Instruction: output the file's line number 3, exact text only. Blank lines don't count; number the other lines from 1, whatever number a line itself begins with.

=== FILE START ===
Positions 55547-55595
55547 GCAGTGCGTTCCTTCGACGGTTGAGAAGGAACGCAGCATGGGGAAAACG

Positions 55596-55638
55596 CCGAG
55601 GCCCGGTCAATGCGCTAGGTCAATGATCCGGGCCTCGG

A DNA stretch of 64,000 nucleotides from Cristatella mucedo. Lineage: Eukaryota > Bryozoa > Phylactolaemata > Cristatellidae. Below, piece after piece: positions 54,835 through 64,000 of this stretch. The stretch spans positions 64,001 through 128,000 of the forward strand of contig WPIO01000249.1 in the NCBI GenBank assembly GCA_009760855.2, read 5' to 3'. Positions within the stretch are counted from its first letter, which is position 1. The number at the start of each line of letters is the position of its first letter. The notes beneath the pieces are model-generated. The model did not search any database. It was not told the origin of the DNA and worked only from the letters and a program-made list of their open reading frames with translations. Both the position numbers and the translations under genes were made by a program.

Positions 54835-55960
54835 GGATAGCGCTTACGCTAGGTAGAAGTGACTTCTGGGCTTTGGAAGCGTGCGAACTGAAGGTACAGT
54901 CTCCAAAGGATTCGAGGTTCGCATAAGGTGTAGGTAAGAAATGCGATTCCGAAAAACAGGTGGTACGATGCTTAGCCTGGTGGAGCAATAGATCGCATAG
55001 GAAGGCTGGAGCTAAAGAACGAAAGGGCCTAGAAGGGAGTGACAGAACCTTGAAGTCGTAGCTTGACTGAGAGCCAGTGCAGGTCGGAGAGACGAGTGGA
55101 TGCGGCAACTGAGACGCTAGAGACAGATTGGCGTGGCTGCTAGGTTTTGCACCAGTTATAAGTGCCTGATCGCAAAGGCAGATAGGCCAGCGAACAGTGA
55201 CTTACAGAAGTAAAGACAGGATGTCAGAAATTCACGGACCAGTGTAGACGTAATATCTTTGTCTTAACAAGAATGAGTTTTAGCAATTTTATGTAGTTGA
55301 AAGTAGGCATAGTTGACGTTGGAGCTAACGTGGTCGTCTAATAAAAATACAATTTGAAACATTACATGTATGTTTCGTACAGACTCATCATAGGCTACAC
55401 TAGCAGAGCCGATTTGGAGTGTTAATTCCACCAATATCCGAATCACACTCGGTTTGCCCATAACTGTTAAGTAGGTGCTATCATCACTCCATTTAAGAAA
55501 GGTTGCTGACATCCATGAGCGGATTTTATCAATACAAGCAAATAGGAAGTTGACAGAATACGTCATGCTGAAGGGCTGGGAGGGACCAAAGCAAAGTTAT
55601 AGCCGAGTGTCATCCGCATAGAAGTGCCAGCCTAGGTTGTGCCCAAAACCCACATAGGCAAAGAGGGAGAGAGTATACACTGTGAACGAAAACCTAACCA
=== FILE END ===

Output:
Positions 55596-55638